to keep the rise and fall of each front wheel in a vertical plane. With this arrangement, changes in wheel angularity,
weight balance and tire-scuffing tendencies are negligible when compared with solid axle suspension.
Another coil spring setup that is gaining application in small cars is MacPherson strut suspension. It combines
coil spring, shock absorber and strut in a single assembly.
When coil springs are used in both front and rear suspension, three or four control arms are placed between the
rear housing axle and the frame to carry driving and braking torque. The lower control arms pivot in the frame
members and sometimes support the rear coil spring to provide for up & down movement of the axle & wheel
In addition, a sway bar (track bar) is usually attached from the upper control arm to the frame side rail to hold
the rear axle housing in proper alignment with the frame and to prevent side sway of the body. However, if the
rear coil springs are mounted between the frame and the swinging half axle, the independently suspended rear wheels
have a sturdy axle housing attached to the deferential housing which, in turns, is bolted to the frame.
Although torsion bars were and are used extensively on European cars,
this type of suspension system received only token attention from the U.S. manufacturers until Chrysler developed
their system in the early 1950s. Before that only a few buses, trailers and race cars were equipped with torsion
Basically, torsion bar suspension is a method of utilizing the flexibility of a steel bar or tube twisting lengthwise
to provide spring action. Instead of the flexing action of a leaf spring, the torsion bar twists to exert resistance
against up and down movement.
For example, an independently suspended front system with torsion bars mounted lengthwise would have one end of
the bars anchored to the car frame and the other end attached to the lower control arms. With each rise and fall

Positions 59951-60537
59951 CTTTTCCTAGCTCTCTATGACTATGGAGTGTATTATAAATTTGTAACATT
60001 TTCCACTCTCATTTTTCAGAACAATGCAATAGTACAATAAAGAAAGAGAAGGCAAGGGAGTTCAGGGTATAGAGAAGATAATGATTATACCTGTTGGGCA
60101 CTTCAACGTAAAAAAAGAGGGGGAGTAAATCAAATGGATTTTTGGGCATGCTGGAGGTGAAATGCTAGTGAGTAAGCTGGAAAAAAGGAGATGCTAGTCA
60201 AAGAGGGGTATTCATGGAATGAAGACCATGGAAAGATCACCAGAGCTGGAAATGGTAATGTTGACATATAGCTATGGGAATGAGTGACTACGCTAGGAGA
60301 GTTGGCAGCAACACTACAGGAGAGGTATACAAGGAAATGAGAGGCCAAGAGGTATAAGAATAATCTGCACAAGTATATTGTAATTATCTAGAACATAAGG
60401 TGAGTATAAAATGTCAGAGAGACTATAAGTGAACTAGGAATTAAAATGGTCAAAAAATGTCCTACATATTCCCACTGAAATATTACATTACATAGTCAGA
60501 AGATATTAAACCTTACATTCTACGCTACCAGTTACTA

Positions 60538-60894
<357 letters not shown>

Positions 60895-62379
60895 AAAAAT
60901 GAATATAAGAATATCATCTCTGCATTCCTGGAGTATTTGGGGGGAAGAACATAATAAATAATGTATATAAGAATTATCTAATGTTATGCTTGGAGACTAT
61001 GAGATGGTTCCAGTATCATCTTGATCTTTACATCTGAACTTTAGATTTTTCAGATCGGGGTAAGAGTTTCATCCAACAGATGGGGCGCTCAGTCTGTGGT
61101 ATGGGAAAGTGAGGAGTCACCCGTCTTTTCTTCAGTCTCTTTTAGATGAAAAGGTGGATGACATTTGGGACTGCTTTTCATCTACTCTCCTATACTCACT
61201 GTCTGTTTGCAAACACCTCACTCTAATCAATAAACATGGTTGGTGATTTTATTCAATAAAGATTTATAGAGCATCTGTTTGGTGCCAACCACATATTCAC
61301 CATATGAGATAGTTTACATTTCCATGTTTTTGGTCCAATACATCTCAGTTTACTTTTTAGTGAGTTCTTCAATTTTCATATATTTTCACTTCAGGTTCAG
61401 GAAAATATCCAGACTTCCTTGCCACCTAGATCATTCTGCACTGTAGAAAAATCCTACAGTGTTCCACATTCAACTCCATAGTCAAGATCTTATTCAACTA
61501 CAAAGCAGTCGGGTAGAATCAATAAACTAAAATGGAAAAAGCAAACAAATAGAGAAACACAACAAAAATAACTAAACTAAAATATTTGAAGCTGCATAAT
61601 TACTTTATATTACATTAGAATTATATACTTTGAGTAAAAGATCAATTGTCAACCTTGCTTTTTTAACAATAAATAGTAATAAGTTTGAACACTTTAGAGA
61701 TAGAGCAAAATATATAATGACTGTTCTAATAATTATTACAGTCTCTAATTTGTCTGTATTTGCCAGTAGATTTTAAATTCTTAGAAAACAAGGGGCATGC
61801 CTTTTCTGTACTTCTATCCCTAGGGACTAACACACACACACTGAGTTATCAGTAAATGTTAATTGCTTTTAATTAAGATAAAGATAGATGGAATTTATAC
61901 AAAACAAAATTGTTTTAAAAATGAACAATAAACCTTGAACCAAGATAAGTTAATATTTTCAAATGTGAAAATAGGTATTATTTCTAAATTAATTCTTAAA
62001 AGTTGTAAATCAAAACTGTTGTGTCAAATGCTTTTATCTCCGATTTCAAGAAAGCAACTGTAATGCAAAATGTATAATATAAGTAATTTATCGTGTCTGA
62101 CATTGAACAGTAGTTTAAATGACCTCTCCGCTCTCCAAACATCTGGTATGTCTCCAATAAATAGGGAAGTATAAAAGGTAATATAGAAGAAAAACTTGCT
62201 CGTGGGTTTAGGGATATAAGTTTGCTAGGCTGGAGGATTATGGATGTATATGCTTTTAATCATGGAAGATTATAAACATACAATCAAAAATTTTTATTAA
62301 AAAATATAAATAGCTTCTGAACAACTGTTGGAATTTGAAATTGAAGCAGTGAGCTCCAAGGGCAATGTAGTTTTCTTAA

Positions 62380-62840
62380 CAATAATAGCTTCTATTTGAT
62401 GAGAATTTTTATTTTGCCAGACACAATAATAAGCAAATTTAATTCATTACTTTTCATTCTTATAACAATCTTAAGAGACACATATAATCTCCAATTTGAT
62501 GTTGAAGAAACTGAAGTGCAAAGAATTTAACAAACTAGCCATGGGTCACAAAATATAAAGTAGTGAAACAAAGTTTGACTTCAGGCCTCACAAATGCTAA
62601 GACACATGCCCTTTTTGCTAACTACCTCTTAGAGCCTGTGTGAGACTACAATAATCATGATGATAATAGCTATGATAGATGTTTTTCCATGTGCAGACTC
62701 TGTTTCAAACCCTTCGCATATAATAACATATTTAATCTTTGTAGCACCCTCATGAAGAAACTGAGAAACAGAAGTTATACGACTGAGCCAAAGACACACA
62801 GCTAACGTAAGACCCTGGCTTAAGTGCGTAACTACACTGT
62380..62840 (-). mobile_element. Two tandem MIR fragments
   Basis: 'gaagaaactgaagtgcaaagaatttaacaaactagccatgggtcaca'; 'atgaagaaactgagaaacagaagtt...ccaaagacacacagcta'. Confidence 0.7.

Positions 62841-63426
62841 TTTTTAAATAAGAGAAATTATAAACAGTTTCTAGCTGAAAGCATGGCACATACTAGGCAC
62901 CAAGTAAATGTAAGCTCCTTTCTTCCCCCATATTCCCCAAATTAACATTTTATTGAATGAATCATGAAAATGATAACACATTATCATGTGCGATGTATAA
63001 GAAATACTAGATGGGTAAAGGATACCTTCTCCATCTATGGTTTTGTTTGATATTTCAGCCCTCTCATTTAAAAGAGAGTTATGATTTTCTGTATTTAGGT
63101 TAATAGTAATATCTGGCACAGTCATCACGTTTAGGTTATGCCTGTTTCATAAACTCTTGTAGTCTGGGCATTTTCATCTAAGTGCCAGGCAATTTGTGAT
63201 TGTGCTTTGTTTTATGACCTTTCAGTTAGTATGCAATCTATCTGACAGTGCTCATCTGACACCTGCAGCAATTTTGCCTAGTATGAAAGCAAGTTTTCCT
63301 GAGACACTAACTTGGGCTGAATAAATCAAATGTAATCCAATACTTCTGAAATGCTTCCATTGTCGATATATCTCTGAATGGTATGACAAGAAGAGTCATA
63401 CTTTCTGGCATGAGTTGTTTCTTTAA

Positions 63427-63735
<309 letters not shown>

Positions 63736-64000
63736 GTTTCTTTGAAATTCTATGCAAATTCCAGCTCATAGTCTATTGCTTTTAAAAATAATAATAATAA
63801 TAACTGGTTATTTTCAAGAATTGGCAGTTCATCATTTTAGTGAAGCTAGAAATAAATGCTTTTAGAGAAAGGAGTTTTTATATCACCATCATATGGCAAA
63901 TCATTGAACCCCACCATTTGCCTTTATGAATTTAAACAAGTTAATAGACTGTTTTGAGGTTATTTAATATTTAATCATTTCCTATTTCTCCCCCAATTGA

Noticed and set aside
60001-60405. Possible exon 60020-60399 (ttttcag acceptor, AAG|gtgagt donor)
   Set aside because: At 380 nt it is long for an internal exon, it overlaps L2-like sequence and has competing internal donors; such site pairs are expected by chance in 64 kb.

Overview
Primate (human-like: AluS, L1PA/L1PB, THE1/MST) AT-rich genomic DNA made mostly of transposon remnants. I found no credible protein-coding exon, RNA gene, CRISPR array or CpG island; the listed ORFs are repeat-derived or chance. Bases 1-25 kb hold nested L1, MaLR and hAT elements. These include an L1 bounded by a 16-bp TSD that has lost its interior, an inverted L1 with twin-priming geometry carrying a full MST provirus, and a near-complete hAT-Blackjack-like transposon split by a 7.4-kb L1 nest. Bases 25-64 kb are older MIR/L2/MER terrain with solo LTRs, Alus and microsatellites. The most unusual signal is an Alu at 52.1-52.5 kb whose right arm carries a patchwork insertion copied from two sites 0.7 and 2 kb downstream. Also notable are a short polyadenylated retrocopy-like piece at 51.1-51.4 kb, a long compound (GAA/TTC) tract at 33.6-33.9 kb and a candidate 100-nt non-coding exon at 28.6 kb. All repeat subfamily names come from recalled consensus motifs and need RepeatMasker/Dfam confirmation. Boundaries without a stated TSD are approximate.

of a front wheel, the control arm pivots up and down, twisting the torsion bar along its length to absorb road
chock and cushion the ride.
Chrysler cars are equipped with left and rights, non-interchangeable, front torsion bars with hex-shaped ends.
In position, the bars extend from hex-shaped rear anchors in the frame cross members to hex-shaped holes in the
front lower control arm, adjusting bolts are provided at the front mounting to increase or decrease torsion bar
twist and thereby control front suspension height. Over the years, Chrysler has made many improvements in the system,
including lengthening the torsion to lower the spring rate; adding a removable rear anchor cross member that rubber-isolated
from the frame; devising a plastic plug and a balloon seal for the rear anchor. Olds mobile Tornado and Cadillac
Eldorado front wheel drive cars also use lengthwise mounted torsion to support the front and to provide for high
Torsion bars can also be used laterally to provide spring action for front and/or rear wheel independent suspension
system. Older Volkswagen cars offer a unique torsion bar arrangement with all four wheels independently suspended,
but with two different torsion bar setup in use. At the front, two laminated square torsion bars hin separate axle
tubes are anchored at the center to counteract twisting and lateral movement. Each has a lever or torsion arm attached
to its outer end. Ball joints connect the torsion arms to the steering knuckle. The wheel spindle trails behind
the axle and tends to swing in an arc when moved up and down by road irregularities.
At the rear, Volkswagen utilized one short, round torsion bar on each side. These bars are splendid at each both
ends and anchored in the center of the frame cross member. The outer ends of the torsion bars carry the spring
plates to which the wheels are attached. Here, too, the wheels follow behind the torsion bar on “trailing arms”.
Air suspension system are designed to cushion the ride and keep the car, bus or truck level fore and aft and at
a constant height regardless of load. Air suspension was introduced on many luxury cars in the late 1950s, but
it was dropped after one or two model years. Recently, however, new leveling systems have been researched and developed
for passenger car use, including air—adjustable rear shock absorber.
A typical air suspension system consists of an engine-driven air compressor, supply tank, filter or condenser,
valves, piping, controls and air springs or bellows.in operation, the air compressor maintains a constant pressure
in the supply tank. Air is piped to the control valves, which feed air to each spring as needed. Pressure is automatically